Refugee Students’ Schooling Experiences and Outcomes in Lebanon, Turkey, and Australia – A 5-year Longitudinal Study
On Refugee Week 2023, join us for a webinar titled:
“Refugee Students’ Schooling Experiences and Outcomes in Lebanon, Turkey, and Australia –
A 5-year Longitudinal Study”
Thursday, July 20 2023
4pm Beirut Time
2pm UK Time
Please register on Zoom:
This webinar examines the schooling experiences and outcomes of refugees in Lebanon, Turkey and Australia, three countries that offer three different types of legal settlements with their potential effect on education provisions.
The webinar explores how policies implemented in emergency settings versus those applied in permanent settlements influence education provisions shaping refugee students’ teaching and learning experiences.
About the speakers:
Is the British Academy Bilateral Chair Education in Conflict at the Faculty of Education, University of Cambridge and the Centre for Lebanese Studies. Prof Shuayb is also the Director of the Centre for Lebanese Studies since 2012. Prior to that, she was a Senior Fellow at St Antony’s College, University of Oxford. Maha has a Ph.D. in education from the University of Cambridge. She is a founding member and the former president of the Lebanese Association for History. She is also a co-founding member of the Disability Hub, a collective initiative that aims to promote research and advocacy around disability in the Arab World. Maha’s research focuses on the sociology and politics of education, particularly equity and equality in education, and the implications of inequalities on marginalized groups such as refugee children and persons with disabilities. Her research interests also focus on curriculum and educational reform in Lebanon. Maha has numerous publications on education.
Is a senior researcher and British Academy Fellow working on the British Academy Programme on Education in Conflict and Crisis at the Centre for Lebanese Studies and the Faculty of Education at the University of Cambridge. His recent research is based on a comparative longitudinal study of refugee children residing in Lebanon, Turkey, and Australia. He examines refugee education provisions across three national contexts that offer different legal settlements, using longitudinal quantitative and qualitative data on education in conflict and crisis.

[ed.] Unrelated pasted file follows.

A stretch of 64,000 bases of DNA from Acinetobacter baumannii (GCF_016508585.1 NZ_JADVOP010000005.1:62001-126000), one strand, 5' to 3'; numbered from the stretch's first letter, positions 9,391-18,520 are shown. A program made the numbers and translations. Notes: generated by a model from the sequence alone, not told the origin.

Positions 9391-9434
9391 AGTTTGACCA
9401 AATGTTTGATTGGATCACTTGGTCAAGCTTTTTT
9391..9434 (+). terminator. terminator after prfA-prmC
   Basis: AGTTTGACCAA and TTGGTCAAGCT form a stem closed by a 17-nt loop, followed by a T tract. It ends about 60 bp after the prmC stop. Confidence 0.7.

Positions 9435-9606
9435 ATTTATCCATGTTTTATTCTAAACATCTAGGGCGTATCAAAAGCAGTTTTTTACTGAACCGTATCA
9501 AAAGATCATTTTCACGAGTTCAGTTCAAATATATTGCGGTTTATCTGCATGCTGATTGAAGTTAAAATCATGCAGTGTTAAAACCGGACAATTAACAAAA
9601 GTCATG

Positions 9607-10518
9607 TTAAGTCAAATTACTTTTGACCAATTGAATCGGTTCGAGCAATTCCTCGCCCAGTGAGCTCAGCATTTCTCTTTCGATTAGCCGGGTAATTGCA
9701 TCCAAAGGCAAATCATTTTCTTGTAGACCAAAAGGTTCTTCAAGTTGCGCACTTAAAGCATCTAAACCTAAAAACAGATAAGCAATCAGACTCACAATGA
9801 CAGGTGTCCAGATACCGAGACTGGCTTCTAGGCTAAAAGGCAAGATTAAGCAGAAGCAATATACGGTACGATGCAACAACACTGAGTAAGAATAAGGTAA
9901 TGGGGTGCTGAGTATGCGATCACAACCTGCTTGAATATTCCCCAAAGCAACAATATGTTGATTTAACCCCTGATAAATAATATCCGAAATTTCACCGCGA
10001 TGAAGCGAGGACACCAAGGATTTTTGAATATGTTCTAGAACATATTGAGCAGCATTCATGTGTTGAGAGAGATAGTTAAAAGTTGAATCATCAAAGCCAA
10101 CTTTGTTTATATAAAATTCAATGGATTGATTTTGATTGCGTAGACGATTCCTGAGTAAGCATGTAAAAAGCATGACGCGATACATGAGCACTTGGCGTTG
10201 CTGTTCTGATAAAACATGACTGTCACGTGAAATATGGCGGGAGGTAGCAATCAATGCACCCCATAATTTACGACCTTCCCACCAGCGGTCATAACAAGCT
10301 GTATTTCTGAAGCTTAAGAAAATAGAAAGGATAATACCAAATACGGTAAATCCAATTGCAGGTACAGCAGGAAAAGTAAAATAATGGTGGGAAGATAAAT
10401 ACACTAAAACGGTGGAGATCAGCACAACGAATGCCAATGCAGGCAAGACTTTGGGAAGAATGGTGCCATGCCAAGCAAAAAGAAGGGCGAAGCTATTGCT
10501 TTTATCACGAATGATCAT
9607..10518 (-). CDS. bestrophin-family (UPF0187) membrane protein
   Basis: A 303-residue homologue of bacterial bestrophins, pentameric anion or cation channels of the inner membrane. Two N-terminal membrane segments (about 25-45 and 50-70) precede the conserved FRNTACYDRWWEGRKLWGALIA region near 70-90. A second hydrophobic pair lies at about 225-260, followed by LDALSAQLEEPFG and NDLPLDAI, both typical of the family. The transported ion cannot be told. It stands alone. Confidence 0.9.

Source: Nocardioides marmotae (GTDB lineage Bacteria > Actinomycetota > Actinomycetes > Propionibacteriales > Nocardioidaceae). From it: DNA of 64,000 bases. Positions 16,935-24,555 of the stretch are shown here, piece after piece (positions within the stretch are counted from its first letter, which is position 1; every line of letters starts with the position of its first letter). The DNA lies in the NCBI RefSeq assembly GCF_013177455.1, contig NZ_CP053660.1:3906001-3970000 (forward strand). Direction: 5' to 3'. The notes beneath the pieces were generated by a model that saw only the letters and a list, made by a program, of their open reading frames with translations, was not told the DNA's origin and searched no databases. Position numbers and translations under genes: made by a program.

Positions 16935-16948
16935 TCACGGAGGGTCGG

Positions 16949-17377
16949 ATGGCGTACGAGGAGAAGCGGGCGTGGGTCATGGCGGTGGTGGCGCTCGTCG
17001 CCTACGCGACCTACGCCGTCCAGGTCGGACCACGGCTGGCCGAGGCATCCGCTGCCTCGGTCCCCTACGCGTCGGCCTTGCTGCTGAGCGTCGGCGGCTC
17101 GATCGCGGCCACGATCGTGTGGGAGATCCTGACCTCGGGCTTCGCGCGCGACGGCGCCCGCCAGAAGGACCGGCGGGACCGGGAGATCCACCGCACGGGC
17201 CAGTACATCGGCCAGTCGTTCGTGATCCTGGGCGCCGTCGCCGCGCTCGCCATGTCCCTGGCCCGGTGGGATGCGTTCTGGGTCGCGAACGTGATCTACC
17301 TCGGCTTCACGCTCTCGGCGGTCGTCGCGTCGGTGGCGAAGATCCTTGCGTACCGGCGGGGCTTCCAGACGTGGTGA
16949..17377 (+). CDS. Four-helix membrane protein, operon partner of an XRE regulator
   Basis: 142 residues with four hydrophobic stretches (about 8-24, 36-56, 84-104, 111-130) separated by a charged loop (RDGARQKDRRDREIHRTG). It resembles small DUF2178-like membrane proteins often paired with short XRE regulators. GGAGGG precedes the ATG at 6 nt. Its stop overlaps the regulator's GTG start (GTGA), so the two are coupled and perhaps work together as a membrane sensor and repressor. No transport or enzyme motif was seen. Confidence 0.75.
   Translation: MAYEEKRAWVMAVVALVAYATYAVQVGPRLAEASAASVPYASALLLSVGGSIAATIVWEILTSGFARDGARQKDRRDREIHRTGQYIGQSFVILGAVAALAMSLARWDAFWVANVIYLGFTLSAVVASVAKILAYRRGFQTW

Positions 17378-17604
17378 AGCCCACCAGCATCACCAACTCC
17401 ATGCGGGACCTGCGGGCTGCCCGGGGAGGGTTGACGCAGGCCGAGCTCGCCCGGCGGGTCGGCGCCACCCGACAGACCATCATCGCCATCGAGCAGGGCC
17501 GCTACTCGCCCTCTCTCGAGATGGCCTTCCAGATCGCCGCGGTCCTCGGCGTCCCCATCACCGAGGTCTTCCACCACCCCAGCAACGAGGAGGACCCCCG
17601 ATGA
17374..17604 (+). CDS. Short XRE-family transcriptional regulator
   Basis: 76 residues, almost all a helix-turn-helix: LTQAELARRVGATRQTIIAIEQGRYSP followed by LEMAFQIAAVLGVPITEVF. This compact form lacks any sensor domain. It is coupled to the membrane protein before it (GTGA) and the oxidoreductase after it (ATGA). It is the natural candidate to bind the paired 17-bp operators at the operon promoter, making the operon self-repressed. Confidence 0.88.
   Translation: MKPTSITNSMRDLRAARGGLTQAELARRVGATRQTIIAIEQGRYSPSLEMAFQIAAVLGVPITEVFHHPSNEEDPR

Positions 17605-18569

In his Ph.D. research, Mohammad investigates refugee children’s social integration, language difficulty, and the relationship between language and integration under EIE versus longer-term legal settlements. Mohammad’s research mainly focuses on topics of education, migration, economic development, and political participation. He has substantial experience working with quantitative data, empirical modeling, and various econometric estimation techniques.
Is a distinguished professor of Sociology at the Vrije Universiteit in Amsterdam. He is a specialist on school and labour market careers of children of immigrants and refugees in Europe and the United States. He has coordinated the TIES project which was the first European comparative study on the second generation in Europe. He has further coordinated two ERC Grant projects. The first looked at the upcoming elite among the second generation (ELITESproject.eu) and the second, an ERC advanced grant project, BAM looks at the new minority in superdiverse cities: the people without migration background living in majority minority neighborhoods (BAMproject.eu). He has written more than a hundred journal and chapter articles about issues of diversity and inclusion. Some of his books include: The New Face of World Cities (Russell Sage Foundation Publishers), Coming to Terms with Superdiversity. The Case of Rotterdam (Springer Press), Superdiversity. A New Vision on Integration (Free University Press) and New Social Mobility. Second Generation Pioneers in Europe (Springer Press).
Is a senior lecturer at the University of Adelaide. Nina lectures a range of courses in the School of Education including Primary and Secondary Schools Interaction, Contemporary Issues in Education, Multicultural Education and Curriculum, Development and Innovation. Her research speciality is the education of refugees and migrants, and teaching speciality is the preparation of teachers for South Australia and my community activities have incorporated both of these areas. She delivers a number of courses in culture, education and society. She is currently involved in a study focusing on “Schooling and Education for Refugees”. Nina coordinates and lectures a variety of courses in the School of Education which entail Primary and Secondary Schools interaction, contemporary knowledge of the curriculum and Multicultural Education.
This project is funded by the Spencer Foundation